Pressure is being mounted on Pakistan to “do more” against the Haqqani terrorist network in North Waziristan, and the aerial strikes by the North Atlantic Treaty Organisation (NATO) in the tribal agency over the weekend and adjoining Khurram on Monday morning are perceived as part of the pressure tactics.

This month has seen the maximum number of drone attacks in the tribal belt of Pakistan along the Afghanistan border — rough estimates based on media reports places the number at 20. And, the number of U.S. air strikes in the region this year has already crossed the total for all of last year. As against 53 drone attacks in 2009, there have already been 74 such strikes this year, according to data collected by the Long War Journal.

The New York Times on Tuesday quoted the commander of the U.S. and NATO forces in Afghanistan, David Patraeus, as wanting to turn up the heat on the safe terrorist havens in Pakistan’s tribal belt.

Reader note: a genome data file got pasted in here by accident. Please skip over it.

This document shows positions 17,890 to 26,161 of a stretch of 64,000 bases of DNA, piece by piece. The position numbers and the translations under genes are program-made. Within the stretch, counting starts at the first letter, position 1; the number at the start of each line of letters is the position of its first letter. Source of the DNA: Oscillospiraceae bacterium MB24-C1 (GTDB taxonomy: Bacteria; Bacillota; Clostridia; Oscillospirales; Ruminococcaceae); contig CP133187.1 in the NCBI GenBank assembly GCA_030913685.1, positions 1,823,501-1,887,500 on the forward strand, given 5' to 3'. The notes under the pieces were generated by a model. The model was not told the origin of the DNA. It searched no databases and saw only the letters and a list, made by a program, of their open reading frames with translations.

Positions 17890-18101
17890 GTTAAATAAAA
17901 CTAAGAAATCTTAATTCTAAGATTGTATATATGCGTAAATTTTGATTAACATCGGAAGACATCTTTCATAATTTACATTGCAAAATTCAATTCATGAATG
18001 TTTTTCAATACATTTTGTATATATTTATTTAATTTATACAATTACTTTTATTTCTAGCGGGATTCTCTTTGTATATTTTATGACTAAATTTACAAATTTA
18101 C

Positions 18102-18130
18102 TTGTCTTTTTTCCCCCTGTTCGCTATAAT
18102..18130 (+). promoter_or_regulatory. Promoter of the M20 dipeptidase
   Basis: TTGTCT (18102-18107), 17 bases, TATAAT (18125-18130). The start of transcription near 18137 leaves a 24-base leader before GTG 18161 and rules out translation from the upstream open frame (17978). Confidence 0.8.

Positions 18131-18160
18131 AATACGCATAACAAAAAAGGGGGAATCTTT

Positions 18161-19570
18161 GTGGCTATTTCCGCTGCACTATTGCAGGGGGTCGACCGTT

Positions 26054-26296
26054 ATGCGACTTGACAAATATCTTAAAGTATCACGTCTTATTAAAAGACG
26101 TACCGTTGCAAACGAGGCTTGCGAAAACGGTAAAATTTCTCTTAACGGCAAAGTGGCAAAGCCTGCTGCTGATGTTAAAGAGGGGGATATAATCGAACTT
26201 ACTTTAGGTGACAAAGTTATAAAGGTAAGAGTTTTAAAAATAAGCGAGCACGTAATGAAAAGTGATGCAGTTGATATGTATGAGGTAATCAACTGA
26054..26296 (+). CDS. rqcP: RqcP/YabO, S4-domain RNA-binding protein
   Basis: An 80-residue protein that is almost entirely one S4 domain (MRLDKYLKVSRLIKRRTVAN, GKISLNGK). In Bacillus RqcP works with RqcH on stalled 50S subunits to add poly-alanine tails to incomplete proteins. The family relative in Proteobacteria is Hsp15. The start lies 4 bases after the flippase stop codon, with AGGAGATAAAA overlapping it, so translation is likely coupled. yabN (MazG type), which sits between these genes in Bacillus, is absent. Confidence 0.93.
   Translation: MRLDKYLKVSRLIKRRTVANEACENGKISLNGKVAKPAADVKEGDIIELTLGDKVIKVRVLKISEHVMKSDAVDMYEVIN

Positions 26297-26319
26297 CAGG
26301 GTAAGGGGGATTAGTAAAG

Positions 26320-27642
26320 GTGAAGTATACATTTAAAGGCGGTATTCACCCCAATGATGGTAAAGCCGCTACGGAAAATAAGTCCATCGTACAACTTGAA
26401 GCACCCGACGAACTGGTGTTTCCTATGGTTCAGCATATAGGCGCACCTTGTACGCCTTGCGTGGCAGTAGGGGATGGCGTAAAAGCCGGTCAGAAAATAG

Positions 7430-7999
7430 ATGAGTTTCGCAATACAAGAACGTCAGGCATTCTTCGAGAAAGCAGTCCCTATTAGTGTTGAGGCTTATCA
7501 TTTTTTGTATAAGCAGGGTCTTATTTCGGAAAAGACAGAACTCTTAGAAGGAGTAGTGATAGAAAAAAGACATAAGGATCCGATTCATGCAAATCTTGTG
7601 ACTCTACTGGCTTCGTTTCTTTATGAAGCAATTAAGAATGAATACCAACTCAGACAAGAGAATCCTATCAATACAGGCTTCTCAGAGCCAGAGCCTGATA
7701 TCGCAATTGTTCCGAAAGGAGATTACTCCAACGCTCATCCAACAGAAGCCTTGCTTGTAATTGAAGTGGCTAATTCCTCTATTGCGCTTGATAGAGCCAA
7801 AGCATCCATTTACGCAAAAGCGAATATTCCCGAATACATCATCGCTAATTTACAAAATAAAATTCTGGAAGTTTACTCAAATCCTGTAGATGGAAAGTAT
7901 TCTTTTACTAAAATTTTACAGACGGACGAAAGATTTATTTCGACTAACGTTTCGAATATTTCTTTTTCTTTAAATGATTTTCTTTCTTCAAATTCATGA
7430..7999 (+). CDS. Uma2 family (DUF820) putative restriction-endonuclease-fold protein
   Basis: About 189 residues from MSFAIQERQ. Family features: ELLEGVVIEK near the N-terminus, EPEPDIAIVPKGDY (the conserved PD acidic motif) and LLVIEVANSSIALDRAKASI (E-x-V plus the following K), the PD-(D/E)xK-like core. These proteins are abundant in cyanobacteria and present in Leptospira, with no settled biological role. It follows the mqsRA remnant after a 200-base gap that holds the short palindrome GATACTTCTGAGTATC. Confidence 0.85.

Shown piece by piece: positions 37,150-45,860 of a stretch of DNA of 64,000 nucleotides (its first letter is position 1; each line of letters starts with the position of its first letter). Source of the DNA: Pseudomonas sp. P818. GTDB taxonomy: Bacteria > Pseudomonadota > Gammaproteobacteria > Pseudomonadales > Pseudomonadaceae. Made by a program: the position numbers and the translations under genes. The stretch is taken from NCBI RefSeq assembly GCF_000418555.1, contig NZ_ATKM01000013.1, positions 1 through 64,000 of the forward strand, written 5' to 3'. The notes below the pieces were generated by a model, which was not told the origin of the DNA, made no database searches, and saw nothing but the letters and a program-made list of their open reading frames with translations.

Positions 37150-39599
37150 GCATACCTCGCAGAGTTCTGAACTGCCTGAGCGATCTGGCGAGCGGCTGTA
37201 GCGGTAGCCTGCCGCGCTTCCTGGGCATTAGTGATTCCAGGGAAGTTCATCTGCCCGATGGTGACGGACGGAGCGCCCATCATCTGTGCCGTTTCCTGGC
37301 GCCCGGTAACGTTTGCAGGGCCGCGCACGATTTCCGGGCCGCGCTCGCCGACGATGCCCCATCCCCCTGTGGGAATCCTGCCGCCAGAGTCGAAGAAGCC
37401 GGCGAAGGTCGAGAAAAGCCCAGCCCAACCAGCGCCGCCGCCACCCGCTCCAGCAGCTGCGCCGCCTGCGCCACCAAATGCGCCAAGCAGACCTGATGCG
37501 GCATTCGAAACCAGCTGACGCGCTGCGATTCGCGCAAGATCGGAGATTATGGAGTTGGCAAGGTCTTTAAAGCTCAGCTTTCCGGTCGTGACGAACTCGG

While Pakistan Foreign Office spokesman Abdul Basit refused to elaborate on what the government meant by the veiled threat that Islamabad would be “constrained to consider response options” if immediate corrective measures are not taken, media reports here suggest that this meant no further guarantee for NATO supply routes through the country.

Barring weapons — which are mostly flown in — much of the supplies and fuel for the NATO-led International Security Assistance Force in Afghanistan is taken over land through Pakistan after they arrive by ship in Karachi.

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